Like every structure we’ve known all our lives, it seems that the policing paradigm is inescapable and everlasting, and the only thing keeping us from the precipice of a dystopic Wild West scenario. But the show has already diverged dramatically from the books, with Ramsay even marrying an entirely different female character, so this doesn’t really wash as an excuse. His father, Tywin (Charles Dance), forced him to participate in the gang rape of his first wife and essentially orders him to rape Sansa after their marriage.

Rather than be scared of our impending Road Warrior future, check out just a few of the practicable, real-world alternatives to the modern system known as policing: Unarmed but trained people, often formerly violent offenders themselves, patrolling their neighborhoods to curb violence right where it starts. In Martin’s novels, Renly Baratheon (Gethin Anthony) is glimpsed briefly, his sexuality the subject of rumors rather than facts; in the show, his knowledge of what it means to be outside convention is part of what made him kind to Brienne of Tarth (Gwendoline Christie). It’s no mistake that when Cersei re-arms the Faith Militant, she does so in the hope, if not knowledge, that their crusade against what they deem deviant sexuality will rid her of an unwanted fiance. There are also feminist models that specifically organize patrols of local women, who reduce everything from cat-calling and partner violence to gang murders in places like Brooklyn. Readers of Martin’s novels, however, know what Cersei doesn’t: that it’s exceptionally unusual for a crackdown on sexual freedom to end with one act, or one class of person.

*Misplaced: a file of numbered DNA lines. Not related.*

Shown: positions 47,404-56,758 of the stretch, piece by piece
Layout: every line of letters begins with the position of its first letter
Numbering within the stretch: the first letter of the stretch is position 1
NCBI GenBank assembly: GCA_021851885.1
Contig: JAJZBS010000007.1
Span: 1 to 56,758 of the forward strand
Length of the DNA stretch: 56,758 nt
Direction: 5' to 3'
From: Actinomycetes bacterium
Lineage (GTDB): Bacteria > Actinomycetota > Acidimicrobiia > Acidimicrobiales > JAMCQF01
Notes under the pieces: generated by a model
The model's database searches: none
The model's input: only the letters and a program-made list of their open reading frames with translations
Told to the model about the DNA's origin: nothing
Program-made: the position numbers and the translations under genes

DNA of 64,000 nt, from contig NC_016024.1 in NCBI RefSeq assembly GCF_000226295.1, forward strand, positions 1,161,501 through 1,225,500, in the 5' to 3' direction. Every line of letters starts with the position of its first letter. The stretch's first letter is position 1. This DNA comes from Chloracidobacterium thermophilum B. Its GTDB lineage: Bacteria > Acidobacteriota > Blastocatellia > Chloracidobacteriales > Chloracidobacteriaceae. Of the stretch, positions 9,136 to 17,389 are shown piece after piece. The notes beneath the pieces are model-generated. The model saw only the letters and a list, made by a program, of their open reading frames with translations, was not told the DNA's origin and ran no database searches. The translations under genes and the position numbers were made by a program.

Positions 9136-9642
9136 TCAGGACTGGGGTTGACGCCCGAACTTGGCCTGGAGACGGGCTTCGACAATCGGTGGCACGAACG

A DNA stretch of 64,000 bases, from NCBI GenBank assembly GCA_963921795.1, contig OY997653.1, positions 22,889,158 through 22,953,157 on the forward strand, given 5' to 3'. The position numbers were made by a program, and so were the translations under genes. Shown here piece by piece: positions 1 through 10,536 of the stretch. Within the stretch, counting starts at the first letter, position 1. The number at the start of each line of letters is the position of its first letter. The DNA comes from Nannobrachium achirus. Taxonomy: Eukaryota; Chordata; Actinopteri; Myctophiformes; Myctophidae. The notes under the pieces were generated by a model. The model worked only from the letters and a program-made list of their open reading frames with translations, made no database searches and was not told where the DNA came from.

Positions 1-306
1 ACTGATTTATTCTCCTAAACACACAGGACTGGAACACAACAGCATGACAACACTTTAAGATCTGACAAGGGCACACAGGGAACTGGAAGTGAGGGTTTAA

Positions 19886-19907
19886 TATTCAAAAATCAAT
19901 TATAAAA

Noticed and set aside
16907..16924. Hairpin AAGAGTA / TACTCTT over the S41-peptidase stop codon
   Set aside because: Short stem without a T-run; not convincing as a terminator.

While police forces have benefited from military-grade weapons and equipment, some of the most violent neighborhoods have found success through peace rather than war. Two weeks ago, Grey Worm (Jacob Anderson), an Unsullied leader, confessed his love to Missandei (Nathalie Emmanuel), a freed slave, and the two shared a tender kiss. Violent offenses count for a fraction of the 11 to 14 million arrests every year, and yet there is no real conversation about what constitutes a crime and what permits society to put a person in chains and a cage. Decriminalization doesn’t work on its own: The cannabis trade that used to employ poor Blacks, Latinos, indigenous and poor whites in its distribution is now starting to be monopolized by already-rich landowners. But it also ought to suggest how odd it is to accuse the showrunners of adding a sexual assault to somehow up the stakes when, dragons aside, intimate violence is already at the core of so many of the series’ storylines.